How and Why? Natural Curiosity

As Dr. Montessori has told us, the elementary child’s mind is primed to want to explore the universe due to his newly emerging characteristics, the ability to reason and the facility to imagine that which does not exist. Is it not his thirst for more knowledge and the reason for that knowledge that provokes the child to ask that age-old question, “Why?” Why does, why is, why not? Every subject is grist for the mill of Why. It matters not what the subject is, if it piques the child’s interest and he has expressed this interest through his question of Why. The older child has an omnivorous curiosity about everything in the world and the universe and what underlies that knowledge. To find the answers to their questions, our children become explorers, ones who seek discovery stoked by curiosity and hungry minds so that they can make discoveries and comprehend the reasons underlying their discoveries. There is no doubt that we humans have a deeply curious nature; we are the asking animal and we relish discovering the answers to baffling mysteries. And who knows, what our children learn through curious investigations today, may lead us to useful applications tomorrow.


Feeding the Intelligence Two great geniuses of our times have remarked on the human’s natural inclination to wonder and to be curious about unanswered questions and its implications for growth and the environment that fertilizes it. After working with and observing the elementary child, Dr. Montessori wrote in To Educate the Human Potential, p. 7.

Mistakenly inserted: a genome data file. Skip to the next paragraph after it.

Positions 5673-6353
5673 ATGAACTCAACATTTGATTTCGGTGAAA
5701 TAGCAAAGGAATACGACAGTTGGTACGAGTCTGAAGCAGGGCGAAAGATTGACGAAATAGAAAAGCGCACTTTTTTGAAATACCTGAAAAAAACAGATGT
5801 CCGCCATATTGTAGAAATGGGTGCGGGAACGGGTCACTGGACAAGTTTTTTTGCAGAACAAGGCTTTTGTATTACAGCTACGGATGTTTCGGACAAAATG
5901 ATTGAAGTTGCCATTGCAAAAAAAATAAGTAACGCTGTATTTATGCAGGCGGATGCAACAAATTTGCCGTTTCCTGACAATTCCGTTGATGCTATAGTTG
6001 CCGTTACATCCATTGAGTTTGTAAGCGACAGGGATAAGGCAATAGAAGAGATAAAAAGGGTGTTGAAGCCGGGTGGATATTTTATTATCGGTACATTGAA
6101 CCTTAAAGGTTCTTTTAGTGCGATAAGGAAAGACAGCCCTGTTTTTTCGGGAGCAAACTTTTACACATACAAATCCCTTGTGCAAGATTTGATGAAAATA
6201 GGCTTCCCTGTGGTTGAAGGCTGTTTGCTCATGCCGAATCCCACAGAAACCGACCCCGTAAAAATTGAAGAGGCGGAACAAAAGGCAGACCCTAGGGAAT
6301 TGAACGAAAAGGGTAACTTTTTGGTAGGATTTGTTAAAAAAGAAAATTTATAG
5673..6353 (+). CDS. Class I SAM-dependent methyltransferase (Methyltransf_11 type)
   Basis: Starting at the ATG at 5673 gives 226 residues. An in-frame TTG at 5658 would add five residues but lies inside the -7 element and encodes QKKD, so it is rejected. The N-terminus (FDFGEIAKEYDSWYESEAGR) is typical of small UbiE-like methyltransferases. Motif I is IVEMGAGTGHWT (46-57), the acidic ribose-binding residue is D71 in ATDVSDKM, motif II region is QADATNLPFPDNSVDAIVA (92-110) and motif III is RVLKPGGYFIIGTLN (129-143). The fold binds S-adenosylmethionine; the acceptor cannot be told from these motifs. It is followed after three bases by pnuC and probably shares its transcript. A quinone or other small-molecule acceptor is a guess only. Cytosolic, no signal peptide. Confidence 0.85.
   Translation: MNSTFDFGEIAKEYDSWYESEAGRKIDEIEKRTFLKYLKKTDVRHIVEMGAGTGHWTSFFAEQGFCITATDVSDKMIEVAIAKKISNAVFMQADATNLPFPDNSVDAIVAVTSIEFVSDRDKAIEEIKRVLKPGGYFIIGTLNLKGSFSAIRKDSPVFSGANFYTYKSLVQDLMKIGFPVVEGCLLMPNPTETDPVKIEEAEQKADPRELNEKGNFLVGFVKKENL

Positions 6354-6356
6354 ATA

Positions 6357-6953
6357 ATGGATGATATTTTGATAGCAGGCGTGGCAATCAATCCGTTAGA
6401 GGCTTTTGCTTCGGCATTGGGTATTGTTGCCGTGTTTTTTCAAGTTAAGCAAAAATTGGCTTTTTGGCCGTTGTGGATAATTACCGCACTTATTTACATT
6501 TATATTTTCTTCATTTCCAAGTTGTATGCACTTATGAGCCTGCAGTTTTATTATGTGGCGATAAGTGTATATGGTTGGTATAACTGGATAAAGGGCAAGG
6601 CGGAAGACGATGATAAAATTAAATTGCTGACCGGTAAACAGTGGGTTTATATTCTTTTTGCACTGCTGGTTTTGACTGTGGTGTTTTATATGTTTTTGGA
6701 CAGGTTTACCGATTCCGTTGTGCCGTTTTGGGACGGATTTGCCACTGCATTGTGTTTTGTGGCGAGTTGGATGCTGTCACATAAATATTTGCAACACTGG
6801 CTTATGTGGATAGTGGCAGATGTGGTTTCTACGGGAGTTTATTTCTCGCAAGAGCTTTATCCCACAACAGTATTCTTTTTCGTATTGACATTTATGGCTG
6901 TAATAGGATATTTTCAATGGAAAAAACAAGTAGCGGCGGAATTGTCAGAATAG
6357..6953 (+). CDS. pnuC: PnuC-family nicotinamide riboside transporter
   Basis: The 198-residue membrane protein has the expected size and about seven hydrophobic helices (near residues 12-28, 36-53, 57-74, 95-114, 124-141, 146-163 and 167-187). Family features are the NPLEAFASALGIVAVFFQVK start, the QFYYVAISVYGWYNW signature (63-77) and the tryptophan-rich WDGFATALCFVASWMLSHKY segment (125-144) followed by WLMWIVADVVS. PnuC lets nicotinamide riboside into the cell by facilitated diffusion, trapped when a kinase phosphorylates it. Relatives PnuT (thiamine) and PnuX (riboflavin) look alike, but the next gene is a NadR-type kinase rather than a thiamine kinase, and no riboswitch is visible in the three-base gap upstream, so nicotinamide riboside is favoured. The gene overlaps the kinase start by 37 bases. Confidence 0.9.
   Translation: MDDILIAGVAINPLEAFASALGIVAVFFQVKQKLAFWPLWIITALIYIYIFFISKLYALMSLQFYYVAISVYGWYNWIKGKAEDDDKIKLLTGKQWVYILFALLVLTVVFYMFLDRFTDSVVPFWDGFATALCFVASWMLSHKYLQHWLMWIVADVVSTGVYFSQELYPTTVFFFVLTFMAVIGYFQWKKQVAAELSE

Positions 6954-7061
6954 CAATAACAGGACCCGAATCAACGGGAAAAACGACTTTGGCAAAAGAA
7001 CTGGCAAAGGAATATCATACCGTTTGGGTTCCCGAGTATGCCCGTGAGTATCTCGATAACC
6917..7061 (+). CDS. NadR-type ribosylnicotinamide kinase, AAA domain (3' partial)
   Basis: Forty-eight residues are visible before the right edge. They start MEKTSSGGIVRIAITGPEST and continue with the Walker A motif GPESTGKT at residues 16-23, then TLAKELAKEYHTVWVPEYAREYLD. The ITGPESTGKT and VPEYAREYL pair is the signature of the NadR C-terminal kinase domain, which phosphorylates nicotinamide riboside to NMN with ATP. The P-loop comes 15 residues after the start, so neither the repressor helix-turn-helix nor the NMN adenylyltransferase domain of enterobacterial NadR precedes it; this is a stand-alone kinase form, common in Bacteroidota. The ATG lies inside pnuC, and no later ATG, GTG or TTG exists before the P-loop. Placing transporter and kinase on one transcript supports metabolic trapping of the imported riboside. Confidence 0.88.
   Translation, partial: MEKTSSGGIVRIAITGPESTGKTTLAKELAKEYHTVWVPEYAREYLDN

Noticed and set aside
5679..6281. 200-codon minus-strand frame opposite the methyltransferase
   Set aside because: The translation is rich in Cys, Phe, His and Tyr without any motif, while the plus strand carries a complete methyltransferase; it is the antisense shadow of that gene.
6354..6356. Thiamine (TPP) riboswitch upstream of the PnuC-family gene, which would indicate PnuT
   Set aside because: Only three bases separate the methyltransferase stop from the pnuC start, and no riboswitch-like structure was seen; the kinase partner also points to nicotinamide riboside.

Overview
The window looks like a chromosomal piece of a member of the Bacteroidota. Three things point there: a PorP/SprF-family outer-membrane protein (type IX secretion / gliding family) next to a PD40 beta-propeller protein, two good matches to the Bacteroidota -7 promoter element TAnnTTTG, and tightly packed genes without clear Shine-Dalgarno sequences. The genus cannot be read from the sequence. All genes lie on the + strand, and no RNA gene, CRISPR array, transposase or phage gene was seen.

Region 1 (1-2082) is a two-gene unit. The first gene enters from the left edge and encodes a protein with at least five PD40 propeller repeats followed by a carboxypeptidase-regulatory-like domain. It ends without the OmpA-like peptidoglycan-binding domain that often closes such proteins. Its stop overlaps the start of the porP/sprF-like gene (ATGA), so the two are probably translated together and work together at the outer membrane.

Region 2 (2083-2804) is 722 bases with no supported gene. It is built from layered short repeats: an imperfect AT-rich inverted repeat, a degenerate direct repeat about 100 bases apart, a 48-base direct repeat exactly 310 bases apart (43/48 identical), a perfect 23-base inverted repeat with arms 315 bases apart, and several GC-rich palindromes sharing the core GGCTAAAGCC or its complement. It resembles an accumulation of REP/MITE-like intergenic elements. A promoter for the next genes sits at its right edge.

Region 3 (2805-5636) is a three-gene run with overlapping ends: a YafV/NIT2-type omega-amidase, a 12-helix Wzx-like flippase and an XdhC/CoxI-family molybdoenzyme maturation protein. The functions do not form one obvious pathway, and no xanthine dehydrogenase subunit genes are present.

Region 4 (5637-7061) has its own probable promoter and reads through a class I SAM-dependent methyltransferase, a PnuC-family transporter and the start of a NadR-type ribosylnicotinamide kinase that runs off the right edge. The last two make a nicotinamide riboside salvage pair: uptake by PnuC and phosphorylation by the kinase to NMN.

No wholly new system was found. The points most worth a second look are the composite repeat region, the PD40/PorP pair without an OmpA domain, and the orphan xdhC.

…so, the older child, who seems troublesome being curious over the what, why and wherefore of everything he sees, is building up his mind by this mental activity, and must be given a wide field of culture on which to feed.1 And our second genius, Albert Einstein, cautioned, The important thing is not to stop questioning. Curiosity has its own reason for existence. One cannot help but be in awe when he contemplates the mysteries of eternity, of life, of the marvelous structure of reality. It is enough if one tries merely to comprehend a little of this mystery each day. But natural curiosity is not enough. It must be nurtured. If we are to follow the wisdom of these two venerable individuals, we must take care in the first instance not to stifle the children’s healthy appetites to ponder, wonder, question, and explore so that they can eventually discover that “wide field of culture” that will serve as fodder upon which their curiosity and intellect can feed. The whole art of teaching is the art of awakening the natural curiosity of the mind for the purpose of satisfying it afterwards, by finding ways to induce the child to search his domain to acquire the answers to his questions. Therefore, it is incumbent upon the adults working with children, not only to be wary of stifling natural interests by limiting the children’s fields of explorations, but also affirmatively to facilitate opportunities and possibilities that will allow for further contemplation of the mysteries that intrigue them and ultimately will satisfy their curiosity through the revelation of the answers that they seek. According to Dr. Montessori, All other factors however sink into insignificance beside the importance of feeding the hungry intelligence and opening vast fields of knowledge to eager exploration.2 _________________ 1 To Educate the Human Potential, 7 2 Ibid, 6.